What data goes from your phone to Facebook and back when you're not using Facebook? Your guess is as good as mine, because Facebook won't tell us what's going on in the background.

You could switch off all data roaming on your phone to keep Facebook from making your phone bill explode, but this also keeps apps like WhatsApp (cheap, hardly any data usage) offline. If you want to keep Facebook under control without killing other apps you have to freeze Facebook with apps like Titanium, use a firewall when roaming, silence it with a task killer after use (apps like Facebook are one of the reasons why Android task killers sometimes make sense), or simply get rid of it. If you want to use Facebook without the data-guzzling battery-draining official app you could simply use the mobile website, but then you'll have to scroll past the "go install our mobile app" ad everytime. Friendcaster is a good alternative. The way Friendcaster lets you swipe through its tabs beats what Facebooks own app has to offer.

Facebook (if you have unlimited data and don't care about battery life)
Friendcaster


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Monday, 3 December 2012

Bad news: alternative last.fm apps CoboltFM and KLastFM are dead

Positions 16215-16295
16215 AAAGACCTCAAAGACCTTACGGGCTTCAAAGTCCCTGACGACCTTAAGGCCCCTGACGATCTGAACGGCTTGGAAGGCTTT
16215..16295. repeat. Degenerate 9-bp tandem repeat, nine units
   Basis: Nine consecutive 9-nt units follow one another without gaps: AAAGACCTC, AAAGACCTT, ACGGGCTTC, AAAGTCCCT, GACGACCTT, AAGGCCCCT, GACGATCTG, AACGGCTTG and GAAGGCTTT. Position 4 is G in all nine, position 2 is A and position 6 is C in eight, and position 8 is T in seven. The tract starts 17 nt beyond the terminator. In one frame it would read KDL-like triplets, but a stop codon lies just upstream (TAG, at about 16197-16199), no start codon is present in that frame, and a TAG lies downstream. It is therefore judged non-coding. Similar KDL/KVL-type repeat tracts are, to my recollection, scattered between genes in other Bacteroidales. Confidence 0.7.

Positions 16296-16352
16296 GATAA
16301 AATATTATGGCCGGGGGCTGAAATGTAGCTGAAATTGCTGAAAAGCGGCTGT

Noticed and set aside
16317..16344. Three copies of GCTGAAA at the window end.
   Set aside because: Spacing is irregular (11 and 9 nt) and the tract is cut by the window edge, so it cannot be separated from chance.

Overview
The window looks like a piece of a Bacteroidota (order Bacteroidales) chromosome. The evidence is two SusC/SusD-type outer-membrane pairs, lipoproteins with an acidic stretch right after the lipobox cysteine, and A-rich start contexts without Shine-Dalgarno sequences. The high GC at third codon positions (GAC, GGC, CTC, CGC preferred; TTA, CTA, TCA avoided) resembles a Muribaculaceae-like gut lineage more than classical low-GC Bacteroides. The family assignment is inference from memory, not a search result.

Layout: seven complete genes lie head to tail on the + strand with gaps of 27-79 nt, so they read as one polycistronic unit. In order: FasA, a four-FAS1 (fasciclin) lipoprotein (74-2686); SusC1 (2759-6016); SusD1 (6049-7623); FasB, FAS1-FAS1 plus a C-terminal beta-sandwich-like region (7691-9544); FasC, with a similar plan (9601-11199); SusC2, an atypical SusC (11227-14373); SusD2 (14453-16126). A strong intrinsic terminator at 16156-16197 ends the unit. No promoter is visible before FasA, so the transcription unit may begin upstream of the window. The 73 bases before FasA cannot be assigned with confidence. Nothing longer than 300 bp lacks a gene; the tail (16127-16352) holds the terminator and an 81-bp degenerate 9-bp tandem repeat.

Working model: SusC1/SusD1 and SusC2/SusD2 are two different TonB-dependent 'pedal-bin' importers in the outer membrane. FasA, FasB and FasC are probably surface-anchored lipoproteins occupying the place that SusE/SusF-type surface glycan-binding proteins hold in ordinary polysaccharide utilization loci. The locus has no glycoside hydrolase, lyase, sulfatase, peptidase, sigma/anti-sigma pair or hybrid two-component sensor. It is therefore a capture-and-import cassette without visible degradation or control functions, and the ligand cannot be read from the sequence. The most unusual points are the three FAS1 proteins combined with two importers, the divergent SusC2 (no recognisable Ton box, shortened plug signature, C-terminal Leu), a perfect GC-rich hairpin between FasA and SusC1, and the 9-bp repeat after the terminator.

Update 1: CoboltFM and KLastFM are really dead now. Last.fm changed things for the worse and pulled the plug on free streaming for almost everyone. Believe it or not, most of the planet can't stream anymore even if they pay. Last.fm refugees can still stream custom radio stations from Grooveshark with Dood's Music Streamer.

Update 2: Liquid Bear still plays last.fm radio on Android.


There's a problem with last.fm. Not with last.fm itself, but with the music industry that imposes stupid rules as if the days of sheet music and 78 RPM never ended. Last.fm is supposed to be a global music community, but if you want to listen to last.fm radio stations on your phone or tablet you'll find that last.fm is not so global anymore. Not because last.fm wants it, but because "recording industry" is an alien word that means greed in english.